According to the early estimates of job data, it is being said that the effects of the novel Coronavirus may leave a devastating impact on the economy, sending the urban unemployment to 30.9% and the overall unemployment surging to 23.4%.
These figures are based on the weekly tracker survey of the Centre for Monitoring Indian Economy (CMIE) which have held steady for 14 days now. The latest data of the week which ended on the 5th of April was released on Monday evening. CMIE’s estimates tell us that unemployment in the country increased to 23% from 8.4% in mid-March.
Based on some rough calculation, almost 5 crore people might have lost their jobs in just 2 weeks od the lockdown said the ex-Chief Statistician of India, Proban Sen.
He added that, “Since some may have just been sent home for now, the actual scope of unemployment may be even higher and may show up a little later,”.
India is amongst the countries who does not have a reliable, official high-frequency data for jobs. While the CMIE’s job data has been a topic of a political slugfest in the past as the officials have, many time, questioned the methodology used in the survey.
Sen said that it does not matter now as what we are interested in is “capturing change”.
Associate Professor of Economics at the JNU (Jawaharlal Nehru University, Delhi, Himanshu says, “This (the unemployment number) is also somewhat expected,”.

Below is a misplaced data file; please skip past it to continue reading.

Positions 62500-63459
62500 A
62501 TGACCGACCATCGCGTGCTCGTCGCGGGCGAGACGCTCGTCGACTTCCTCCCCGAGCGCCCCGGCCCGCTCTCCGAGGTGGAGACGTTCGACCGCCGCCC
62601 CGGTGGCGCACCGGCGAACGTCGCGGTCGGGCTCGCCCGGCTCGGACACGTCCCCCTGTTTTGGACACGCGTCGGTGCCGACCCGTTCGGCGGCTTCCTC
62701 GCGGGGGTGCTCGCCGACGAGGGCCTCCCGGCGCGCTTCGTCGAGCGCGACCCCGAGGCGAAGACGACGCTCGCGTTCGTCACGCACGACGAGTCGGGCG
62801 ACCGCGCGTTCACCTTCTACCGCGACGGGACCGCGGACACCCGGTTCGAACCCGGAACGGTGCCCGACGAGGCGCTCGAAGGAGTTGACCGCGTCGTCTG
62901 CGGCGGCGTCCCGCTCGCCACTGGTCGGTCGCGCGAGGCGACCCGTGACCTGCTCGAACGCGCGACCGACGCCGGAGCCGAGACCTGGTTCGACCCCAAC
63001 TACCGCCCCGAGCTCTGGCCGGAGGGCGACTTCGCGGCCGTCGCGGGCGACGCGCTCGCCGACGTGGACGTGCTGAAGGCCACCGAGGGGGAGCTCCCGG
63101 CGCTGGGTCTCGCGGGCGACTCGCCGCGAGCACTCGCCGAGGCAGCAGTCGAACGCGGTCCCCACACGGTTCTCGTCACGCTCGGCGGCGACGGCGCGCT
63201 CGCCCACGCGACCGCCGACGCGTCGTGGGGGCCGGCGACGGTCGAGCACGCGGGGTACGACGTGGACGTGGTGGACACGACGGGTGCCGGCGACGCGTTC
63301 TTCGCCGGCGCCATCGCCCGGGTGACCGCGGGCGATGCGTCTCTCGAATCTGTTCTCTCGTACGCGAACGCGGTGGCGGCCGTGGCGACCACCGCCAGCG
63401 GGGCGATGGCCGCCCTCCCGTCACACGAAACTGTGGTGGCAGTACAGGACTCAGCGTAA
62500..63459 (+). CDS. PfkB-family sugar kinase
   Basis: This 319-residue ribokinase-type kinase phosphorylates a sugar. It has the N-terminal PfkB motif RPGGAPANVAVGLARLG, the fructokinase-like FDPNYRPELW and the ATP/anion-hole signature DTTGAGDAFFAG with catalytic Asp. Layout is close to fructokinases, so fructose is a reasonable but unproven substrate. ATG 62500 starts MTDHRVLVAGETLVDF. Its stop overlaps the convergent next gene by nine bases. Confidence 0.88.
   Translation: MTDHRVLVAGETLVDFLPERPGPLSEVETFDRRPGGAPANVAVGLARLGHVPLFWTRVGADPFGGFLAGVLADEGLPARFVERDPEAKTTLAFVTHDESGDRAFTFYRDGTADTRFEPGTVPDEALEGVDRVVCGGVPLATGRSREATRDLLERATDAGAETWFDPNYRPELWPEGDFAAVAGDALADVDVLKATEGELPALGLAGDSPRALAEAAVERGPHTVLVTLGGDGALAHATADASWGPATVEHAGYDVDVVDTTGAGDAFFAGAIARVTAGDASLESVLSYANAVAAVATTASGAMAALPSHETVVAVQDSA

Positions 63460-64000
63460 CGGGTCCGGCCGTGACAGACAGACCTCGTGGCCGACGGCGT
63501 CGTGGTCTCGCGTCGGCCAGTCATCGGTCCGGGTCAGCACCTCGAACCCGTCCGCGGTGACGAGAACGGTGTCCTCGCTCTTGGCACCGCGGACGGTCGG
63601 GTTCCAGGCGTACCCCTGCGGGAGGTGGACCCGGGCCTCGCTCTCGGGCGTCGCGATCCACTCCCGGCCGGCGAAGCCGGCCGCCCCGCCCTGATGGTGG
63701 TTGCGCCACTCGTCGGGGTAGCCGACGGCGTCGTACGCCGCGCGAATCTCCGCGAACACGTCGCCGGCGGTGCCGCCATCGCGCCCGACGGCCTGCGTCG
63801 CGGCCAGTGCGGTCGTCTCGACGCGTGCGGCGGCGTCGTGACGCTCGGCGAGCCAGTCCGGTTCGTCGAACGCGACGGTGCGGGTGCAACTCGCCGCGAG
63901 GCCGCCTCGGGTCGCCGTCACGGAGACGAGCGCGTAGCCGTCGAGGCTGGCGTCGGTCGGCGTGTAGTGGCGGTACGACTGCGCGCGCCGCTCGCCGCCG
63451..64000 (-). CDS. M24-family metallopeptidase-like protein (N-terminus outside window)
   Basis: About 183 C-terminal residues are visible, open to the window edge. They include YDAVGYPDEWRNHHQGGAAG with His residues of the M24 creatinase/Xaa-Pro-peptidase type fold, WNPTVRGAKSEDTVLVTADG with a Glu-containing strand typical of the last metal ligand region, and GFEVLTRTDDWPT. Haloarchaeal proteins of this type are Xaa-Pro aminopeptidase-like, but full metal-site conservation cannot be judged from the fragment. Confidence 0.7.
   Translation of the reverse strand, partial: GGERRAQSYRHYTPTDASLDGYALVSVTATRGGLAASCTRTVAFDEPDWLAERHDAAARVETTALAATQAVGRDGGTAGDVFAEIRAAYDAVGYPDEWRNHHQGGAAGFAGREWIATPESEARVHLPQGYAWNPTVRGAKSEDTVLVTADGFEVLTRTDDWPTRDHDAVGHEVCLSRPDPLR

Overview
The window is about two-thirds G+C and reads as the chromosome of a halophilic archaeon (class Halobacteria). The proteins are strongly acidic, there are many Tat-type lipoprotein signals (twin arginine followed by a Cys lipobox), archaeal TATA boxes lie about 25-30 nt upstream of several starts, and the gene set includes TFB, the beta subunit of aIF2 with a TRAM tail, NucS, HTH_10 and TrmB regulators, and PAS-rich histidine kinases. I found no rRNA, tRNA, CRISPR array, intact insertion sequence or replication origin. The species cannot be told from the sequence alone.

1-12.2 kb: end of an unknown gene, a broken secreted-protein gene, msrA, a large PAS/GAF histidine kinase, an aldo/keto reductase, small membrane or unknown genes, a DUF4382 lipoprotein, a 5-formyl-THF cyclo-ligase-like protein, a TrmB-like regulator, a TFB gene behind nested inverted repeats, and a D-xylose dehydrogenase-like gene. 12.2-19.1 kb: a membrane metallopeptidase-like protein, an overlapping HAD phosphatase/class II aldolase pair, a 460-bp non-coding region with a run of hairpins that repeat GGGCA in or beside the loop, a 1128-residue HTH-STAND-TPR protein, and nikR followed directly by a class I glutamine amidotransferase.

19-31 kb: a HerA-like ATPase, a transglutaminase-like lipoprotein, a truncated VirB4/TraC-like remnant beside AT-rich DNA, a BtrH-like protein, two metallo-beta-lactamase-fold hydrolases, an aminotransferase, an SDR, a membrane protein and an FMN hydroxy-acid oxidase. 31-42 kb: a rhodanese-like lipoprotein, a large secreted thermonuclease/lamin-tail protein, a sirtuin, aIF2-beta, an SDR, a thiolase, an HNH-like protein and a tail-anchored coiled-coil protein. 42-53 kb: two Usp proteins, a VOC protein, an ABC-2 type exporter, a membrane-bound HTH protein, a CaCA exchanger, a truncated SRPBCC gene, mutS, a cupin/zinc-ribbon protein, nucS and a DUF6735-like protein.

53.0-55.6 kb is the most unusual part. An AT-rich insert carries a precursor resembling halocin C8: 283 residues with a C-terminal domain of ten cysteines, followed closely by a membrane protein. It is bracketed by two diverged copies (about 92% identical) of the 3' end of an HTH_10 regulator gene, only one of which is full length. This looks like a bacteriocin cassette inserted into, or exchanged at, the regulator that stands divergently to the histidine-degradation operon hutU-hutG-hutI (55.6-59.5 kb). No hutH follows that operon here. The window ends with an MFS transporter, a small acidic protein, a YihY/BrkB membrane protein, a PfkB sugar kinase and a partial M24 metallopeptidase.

Indian is not the only country where the drastic loss in jobs has gripped the economy due to the Coronavirus pandemic. Around 1 crore US workers have filed unemployment claims in the past 15 days.
Himanshu says, “What happens after the lockdown is removed is more important,” and adds that “My hunch is, even then, unemployment will remain high”.
Nearly 33% of the workforce is made of casual workers who may not have a good safety net placed for themselves at the time of this economic nosedive. Since there are people without incomes they will begin to control their consumption of services and commodities which may, in turn, leave a more lasting effect on the economy if it is left unaddressed said Himanshu.
He added, “There might be second and third-order impacts (on firms and governments). The government needs to step in and help the economy bounce back after the lockdown. People need income,”.
The job survey of CMIE is based on a panel which virtually means the observations are derived by following a sample of people (a panel) overtime at a regular frequency. The survey of last week had close to 9,000 participants (or observations), and since two weeks surveys seem to have indicated roughly the same level of unemployment (23%), the numbers can be called reliable, says Managing Director (MD) of CMIE, Mahesh Vyas. He also says that “It’s a huge spike. We didn’t expect it to be this high,”.